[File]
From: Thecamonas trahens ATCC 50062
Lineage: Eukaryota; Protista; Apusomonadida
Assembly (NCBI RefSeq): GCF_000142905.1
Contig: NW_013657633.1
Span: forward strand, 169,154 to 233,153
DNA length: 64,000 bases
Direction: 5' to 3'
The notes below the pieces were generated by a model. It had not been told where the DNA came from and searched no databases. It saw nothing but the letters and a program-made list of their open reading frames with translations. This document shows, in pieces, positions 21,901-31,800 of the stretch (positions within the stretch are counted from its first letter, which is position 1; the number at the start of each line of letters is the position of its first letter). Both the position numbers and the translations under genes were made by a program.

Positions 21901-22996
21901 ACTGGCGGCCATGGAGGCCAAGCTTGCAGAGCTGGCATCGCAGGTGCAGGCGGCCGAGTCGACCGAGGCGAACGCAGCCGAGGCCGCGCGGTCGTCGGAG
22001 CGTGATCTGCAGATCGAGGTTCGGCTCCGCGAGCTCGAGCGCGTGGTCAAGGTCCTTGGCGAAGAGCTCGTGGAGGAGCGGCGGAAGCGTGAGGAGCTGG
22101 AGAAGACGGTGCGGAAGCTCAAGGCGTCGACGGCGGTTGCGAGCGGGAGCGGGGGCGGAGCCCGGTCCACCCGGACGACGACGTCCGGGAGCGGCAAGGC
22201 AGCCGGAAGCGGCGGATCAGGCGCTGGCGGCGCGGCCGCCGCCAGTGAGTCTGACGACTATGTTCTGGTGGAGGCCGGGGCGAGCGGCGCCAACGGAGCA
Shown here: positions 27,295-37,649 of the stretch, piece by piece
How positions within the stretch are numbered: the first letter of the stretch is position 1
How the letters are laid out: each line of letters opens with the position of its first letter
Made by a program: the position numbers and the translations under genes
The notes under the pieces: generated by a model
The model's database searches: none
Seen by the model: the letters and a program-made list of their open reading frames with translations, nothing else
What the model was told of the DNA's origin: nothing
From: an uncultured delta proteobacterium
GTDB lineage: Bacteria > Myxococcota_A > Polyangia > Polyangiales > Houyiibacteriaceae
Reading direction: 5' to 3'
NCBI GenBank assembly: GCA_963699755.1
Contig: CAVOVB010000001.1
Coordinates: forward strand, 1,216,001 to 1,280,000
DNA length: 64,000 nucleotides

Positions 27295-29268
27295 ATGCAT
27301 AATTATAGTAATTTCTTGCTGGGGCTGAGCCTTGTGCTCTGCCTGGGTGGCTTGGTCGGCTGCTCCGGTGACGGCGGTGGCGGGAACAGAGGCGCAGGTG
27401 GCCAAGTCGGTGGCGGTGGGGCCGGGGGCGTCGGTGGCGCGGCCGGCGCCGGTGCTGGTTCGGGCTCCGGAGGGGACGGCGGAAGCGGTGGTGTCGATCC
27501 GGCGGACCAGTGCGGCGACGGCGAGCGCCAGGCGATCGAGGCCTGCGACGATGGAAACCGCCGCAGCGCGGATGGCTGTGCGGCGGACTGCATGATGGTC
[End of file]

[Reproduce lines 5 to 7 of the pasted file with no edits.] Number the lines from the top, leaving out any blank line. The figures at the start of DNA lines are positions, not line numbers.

Span: forward strand, 169,154 to 233,153
DNA length: 64,000 bases
Direction: 5' to 3'